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The Urban Institute

by on October 2, 2010

The Urban Institute Logo

One of the wonderful things about running this site is all of the reader e-mails that I get. Some of my favorites are from readers who have had success stories about internships they’ve landed through the site, but I also love it when you guys introduce me to companies or organizations that I haven’t heard of. One reader recently wrote me to recommend The Urban Institute, where he had been temping. It’s a Washington, DC based non-profit that does “nonpartisan economic and social policy research.” They were founded in 1968 in response to President Johnson’s call for “independent nonpartisan analysis of the problems facing America’s cities and their residents,” and they now work in all 50 states and in more than 28 countries.

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U.S. Bureau of Labor Statistics

I guess Labor Day isn’t such a great holiday when it’s just another day of looking for internships. And who likes the end of summer? On past Labor Days we looked at internships with the U.S. Department of Labor and Stetson, but today we’re going to talk about the U.S. Bureau of Labor Statistics. They are “the principal fact-finding agency for the Federal Government in the broad field of labor economics and statistics.” That means that lately they’ve been the bearer of bad news, but they’re also essential to economic recovery. Without reliable statistics our policymakers can’t know what to do. Additionally, without the BLS, I wouldn’t have been able to write my Labor Economics research paper on the effect of deer hunting season on employment rates in the state of New York.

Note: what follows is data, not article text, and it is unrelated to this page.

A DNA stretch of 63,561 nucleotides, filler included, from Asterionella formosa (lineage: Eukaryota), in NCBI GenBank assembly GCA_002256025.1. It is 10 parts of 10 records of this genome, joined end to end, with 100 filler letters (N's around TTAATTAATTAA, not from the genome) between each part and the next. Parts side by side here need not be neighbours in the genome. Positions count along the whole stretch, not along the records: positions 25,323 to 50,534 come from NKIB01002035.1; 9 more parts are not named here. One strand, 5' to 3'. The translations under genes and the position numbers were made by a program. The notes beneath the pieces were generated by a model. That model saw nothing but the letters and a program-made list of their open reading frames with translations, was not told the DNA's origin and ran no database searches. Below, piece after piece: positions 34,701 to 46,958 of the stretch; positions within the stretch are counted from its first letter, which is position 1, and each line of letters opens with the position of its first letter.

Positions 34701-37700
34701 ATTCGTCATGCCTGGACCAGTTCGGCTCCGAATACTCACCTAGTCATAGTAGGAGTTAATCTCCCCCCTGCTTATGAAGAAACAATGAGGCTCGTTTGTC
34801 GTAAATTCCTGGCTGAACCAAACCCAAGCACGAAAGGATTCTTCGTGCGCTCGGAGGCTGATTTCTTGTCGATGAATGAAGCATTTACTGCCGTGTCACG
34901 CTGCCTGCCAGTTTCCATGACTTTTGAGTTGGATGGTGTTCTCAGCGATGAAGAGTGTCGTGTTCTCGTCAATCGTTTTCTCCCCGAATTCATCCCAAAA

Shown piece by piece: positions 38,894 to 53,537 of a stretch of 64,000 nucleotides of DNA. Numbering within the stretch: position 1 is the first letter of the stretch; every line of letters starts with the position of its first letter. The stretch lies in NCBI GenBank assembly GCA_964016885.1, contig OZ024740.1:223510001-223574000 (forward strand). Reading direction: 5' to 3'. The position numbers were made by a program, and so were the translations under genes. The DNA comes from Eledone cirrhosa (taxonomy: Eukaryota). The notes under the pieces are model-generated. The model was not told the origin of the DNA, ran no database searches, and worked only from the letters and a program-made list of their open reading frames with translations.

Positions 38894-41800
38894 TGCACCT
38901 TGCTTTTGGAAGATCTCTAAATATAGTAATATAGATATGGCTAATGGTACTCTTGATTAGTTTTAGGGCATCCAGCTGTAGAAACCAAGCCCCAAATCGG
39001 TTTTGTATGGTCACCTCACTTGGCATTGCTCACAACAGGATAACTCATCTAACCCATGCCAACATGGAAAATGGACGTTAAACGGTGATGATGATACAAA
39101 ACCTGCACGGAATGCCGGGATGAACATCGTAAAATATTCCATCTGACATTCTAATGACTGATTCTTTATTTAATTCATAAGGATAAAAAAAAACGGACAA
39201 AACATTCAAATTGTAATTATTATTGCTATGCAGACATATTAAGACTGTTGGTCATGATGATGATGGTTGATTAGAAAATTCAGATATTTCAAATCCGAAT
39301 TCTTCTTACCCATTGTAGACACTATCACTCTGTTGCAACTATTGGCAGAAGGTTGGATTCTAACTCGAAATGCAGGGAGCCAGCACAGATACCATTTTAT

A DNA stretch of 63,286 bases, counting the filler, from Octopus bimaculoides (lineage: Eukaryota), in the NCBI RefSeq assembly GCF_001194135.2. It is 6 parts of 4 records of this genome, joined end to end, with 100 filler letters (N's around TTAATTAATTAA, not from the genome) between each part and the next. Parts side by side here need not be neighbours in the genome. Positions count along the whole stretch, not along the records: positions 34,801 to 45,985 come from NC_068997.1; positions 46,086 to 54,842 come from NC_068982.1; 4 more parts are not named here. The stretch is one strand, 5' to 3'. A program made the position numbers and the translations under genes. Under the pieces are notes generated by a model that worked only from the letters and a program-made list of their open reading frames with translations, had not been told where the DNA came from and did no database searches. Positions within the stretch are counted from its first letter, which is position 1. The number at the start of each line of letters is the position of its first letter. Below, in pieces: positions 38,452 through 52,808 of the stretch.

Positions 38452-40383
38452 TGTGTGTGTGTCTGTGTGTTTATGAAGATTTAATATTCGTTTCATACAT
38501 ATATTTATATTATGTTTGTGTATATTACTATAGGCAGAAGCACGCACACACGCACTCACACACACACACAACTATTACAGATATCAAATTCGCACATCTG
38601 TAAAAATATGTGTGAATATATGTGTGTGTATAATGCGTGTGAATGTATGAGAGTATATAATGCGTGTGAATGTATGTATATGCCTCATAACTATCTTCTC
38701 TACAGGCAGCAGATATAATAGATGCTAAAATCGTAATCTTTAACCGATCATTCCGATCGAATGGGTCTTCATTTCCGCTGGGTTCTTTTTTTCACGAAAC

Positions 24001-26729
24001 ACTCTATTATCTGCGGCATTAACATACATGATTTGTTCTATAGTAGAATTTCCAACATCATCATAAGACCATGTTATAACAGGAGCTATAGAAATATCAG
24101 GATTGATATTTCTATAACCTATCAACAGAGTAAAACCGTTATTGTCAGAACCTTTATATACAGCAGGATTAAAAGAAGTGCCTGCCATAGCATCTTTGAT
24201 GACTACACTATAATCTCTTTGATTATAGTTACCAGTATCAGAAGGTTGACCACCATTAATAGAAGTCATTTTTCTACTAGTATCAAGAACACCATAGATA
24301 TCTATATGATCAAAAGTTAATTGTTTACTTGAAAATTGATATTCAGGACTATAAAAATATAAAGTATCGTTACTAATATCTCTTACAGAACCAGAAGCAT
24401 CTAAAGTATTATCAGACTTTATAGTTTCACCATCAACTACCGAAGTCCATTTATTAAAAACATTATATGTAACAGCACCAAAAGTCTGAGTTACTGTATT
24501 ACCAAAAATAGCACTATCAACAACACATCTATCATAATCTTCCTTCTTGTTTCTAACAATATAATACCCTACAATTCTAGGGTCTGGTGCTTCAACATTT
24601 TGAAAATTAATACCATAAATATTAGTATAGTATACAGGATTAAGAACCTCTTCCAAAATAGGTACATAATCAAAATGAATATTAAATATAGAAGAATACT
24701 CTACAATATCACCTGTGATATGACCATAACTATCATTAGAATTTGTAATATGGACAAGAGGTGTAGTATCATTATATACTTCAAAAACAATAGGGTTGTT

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DreamBox Learning

by on April 21, 2010

Have you told your friends about One Day, One Internship? Share us on Facebook and Like Us too (apparently Facebook has moved away from Fans and now prefers “Liking”).

DreamBox Learning Logo

Yesterday I came across a New York Times article about how Reed Hastings, the founder of Netflix, recently donated money to a non-profit called Charter School Growth Fund so that they could acquire online education startup DreamBox Learning, which creates web-based games to teach elementary school students math skills. As far as I can tell, the Bellevue, WA based startup will remain a for-profit entity even though it will be owned by a non-profit fund. Along with the donation Reed Hastings also invested $10 million into DreamBox to help them expand the number of subjects that they cover and to reach more schools with their software. You have to think that a large portion of that investment will be spent on hiring new people in the not so distant future.

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by on February 10, 2010

Ceteris Logo

The way that large corporations operate often boggles my mind. Take for example my friend who worked in the internal consulting division of a massive, well-known company. Despite being owned and operated by the company, his division had to bid against outside consulting firms for projects. There was a good reason for this (it forced the internal consulting division to watch its back), but it still seems a bit ridiculous. Another example of this kind of thinking is transfer pricing (don’t worry, I had to look it up too). It’s the “pricing of contributions (assets, tangible and intangible, services, and funds) transferred within an organization.” At first it may seem that since all of the money is going to the same place pricing things that are transferred within an organization doesn’t really matter. Unfortunately, that would cause all of the accountants in an organization (and the IRS too) to have a fit. So how do companies price these transfers? There’s no external market to set the price, and trying to do it internally can get really messy. That’s when companies bring in Ceteris a “global independent consulting firm specializing in transfer pricing, intellectual property and valuation services” that is headquartered in Chicago.